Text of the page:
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“Neuropathic pain often results from injuries and diseases that affect the somatosensory system. Disruption of the circadian clock has been implicated in the exacerbation of the neuropathic pain state. However, in this study, we report that mice deficient in a core clock component Period2 (Per2m/m mice) fail to develop tactile pain hypersensitivity even following peripheral nerve injury. Similar to male wild-type mice, partial sciatic nerve ligation (PSL)-Per2m/m male mice showed activation of glial cells in the dorsal horn of the spinal cord and increased expression of pain-related genes. Interestingly, α1D-adrenergic receptor (α1D-AR) expression was up-regulated in the spinal cord of Per2m/m mice, leading to increased production of 2-arachidonoylglycerol (2-AG), an endocannabinoid receptor ligand. This increase in 2-AG suppressed the PSL-induced tactile pain hypersensitivity. Furthermore, intraspinal dorsal horn injection of adeno-associated viral vectors expressing α1D-AR also attenuated pain hypersensitivity in PSL-wild-type male mice by increasing 2-AG production.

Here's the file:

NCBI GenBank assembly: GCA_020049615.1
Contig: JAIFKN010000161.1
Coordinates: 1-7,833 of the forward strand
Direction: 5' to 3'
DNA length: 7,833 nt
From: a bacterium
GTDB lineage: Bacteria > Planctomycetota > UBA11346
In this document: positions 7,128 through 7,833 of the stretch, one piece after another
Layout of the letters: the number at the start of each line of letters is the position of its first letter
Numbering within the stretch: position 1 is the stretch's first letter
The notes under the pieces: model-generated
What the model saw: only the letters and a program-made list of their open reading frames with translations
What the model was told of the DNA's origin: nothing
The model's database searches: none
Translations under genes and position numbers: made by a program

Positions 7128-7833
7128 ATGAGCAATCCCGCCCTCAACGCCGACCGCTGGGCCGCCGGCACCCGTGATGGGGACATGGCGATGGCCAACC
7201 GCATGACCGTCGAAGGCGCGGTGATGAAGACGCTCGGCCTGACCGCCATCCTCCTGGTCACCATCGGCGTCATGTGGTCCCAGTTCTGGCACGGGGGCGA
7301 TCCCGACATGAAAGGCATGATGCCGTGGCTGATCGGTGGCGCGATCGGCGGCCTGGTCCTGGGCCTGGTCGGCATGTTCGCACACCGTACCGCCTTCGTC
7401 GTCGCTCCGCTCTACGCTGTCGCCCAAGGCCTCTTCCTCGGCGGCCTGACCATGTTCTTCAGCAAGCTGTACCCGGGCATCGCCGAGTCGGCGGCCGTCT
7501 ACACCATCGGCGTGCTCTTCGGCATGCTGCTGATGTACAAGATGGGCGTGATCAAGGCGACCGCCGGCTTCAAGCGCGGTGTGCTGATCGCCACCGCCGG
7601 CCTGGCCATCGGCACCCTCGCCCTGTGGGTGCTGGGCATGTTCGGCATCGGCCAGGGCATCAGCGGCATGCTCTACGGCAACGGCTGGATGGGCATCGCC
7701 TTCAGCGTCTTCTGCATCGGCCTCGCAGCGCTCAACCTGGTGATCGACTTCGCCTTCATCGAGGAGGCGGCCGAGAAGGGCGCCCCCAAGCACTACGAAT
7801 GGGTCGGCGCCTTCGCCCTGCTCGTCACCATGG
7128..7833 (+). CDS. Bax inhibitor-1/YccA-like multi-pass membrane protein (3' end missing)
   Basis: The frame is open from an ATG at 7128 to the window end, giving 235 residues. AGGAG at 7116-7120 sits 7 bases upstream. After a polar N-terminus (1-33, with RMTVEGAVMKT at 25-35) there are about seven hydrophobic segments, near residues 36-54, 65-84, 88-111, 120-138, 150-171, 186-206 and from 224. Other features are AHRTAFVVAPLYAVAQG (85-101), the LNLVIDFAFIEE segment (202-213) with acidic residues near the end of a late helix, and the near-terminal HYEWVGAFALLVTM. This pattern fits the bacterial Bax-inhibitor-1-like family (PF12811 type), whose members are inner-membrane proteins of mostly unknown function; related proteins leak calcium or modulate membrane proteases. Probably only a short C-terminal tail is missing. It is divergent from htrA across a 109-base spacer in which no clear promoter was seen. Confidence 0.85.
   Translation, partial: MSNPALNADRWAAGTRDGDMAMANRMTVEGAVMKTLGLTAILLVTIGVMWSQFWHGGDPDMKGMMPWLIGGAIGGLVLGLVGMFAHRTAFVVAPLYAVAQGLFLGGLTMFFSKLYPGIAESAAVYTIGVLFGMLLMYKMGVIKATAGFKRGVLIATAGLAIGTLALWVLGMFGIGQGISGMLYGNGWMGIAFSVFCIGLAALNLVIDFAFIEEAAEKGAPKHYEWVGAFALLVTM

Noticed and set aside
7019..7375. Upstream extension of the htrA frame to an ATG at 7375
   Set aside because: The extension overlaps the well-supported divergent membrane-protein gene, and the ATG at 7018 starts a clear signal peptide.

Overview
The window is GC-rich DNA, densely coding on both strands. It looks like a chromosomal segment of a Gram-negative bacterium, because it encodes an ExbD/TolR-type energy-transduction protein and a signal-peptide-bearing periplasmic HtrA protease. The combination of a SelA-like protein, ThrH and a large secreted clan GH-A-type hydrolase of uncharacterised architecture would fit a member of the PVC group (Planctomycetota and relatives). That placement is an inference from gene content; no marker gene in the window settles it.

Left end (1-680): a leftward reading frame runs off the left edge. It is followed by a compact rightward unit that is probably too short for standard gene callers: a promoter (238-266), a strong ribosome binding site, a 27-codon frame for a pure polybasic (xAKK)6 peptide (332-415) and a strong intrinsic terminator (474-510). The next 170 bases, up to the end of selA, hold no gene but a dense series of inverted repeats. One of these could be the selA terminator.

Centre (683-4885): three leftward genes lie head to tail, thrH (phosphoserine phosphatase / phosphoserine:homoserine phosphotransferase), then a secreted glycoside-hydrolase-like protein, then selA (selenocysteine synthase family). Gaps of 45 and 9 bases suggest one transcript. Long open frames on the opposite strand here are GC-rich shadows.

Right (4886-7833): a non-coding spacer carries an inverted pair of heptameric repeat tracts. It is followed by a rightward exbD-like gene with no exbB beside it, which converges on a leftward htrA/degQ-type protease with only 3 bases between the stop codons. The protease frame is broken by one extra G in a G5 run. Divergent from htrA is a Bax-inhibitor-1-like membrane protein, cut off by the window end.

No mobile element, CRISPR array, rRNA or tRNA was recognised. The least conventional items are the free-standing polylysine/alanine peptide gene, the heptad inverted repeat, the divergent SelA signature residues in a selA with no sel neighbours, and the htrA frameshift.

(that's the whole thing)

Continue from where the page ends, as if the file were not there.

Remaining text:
Our findings reveal an uncovered role of the circadian clock in neuropathic pain disorders and suggest a link between α1D-AR signaling and the endocannabinoid system.”

A preliminary study evaluating self-reported effects of cannabis and cannabinoids on neuropathic pain and pain medication use in people with spinal cord injury